Always be leaving
Customers have learned through annoying experiences that a traditional salesperson won’t take no for an answer. They hang on to their customers like a bulldog on a postman’s leg. Consider that the customer’s view could be valid. Displaying a willingness to accept the customer’s view will greatly reduce the tension and cause the customer to be more comfortable in expressing their real feelings. This relaxes both of you and helps build an atmosphere of mutual trust.
Don’t get emotionally involved
Salespeople don’t have problems, their customers do. As you perform your diagnosis and lead the customer through a quality process, “yes” is not a problem and neither is a qualified “no”. The customer who is losing money due to inability to get a finished product through a quality test has a problem. It is only when you feel the need to get the order now – when you come across as too hungry – that you run into problems. The professional operates with an objective and clear mind and methodically unravels the customer’s challenges so both the salesperson and the customer can come to a mutually beneficial understanding of the problem and the alignment of the solution. Being emotionally involved is being defensive and biased toward your needs.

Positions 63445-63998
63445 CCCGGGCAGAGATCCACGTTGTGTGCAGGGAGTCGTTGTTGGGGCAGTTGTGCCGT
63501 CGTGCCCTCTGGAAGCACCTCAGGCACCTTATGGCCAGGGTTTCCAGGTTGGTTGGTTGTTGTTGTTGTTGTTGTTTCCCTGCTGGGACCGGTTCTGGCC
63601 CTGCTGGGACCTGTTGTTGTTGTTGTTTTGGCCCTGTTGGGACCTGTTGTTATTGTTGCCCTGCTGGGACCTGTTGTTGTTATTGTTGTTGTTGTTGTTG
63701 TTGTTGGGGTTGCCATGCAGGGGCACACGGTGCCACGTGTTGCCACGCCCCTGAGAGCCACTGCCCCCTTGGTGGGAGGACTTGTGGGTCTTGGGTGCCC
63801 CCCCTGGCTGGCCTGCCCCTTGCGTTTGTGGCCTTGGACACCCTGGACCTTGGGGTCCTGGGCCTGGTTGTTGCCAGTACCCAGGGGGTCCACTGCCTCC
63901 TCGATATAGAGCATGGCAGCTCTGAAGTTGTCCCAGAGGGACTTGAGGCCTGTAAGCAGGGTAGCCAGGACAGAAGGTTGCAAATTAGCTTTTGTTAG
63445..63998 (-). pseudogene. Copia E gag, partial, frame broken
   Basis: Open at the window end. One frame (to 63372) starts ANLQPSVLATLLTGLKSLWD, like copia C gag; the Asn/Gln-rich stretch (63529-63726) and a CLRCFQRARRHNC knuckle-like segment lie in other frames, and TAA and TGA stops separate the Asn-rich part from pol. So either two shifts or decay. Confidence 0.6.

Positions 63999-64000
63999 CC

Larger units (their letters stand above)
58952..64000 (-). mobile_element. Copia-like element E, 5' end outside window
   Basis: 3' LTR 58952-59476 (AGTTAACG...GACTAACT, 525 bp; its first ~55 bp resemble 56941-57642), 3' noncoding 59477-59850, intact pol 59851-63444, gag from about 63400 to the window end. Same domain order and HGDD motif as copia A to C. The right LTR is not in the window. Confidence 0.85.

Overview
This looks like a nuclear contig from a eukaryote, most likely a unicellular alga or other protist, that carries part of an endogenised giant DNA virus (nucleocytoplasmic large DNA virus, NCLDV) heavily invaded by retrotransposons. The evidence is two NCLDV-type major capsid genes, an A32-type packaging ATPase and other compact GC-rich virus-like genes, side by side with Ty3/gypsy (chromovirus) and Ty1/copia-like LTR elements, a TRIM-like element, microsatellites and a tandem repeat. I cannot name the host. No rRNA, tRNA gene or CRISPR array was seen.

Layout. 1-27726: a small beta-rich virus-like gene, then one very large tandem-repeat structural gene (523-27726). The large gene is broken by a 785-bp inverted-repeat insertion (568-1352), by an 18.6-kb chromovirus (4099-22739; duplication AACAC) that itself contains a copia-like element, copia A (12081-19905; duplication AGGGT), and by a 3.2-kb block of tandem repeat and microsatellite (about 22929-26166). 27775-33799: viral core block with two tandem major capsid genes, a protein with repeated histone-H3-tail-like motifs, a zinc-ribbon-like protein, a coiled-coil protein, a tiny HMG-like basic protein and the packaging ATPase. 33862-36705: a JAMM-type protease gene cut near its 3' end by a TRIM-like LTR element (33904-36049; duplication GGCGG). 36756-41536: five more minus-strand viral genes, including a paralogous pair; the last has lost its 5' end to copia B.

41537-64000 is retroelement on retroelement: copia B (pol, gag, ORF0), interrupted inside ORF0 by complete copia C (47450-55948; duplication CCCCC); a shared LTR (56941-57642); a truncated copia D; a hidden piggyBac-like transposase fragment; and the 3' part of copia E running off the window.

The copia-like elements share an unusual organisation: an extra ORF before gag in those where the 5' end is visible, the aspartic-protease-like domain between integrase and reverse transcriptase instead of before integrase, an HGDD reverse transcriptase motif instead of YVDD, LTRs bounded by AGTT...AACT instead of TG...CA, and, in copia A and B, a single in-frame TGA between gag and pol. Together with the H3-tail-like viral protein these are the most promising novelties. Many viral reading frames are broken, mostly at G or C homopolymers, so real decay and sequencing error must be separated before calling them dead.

People never say what they really mean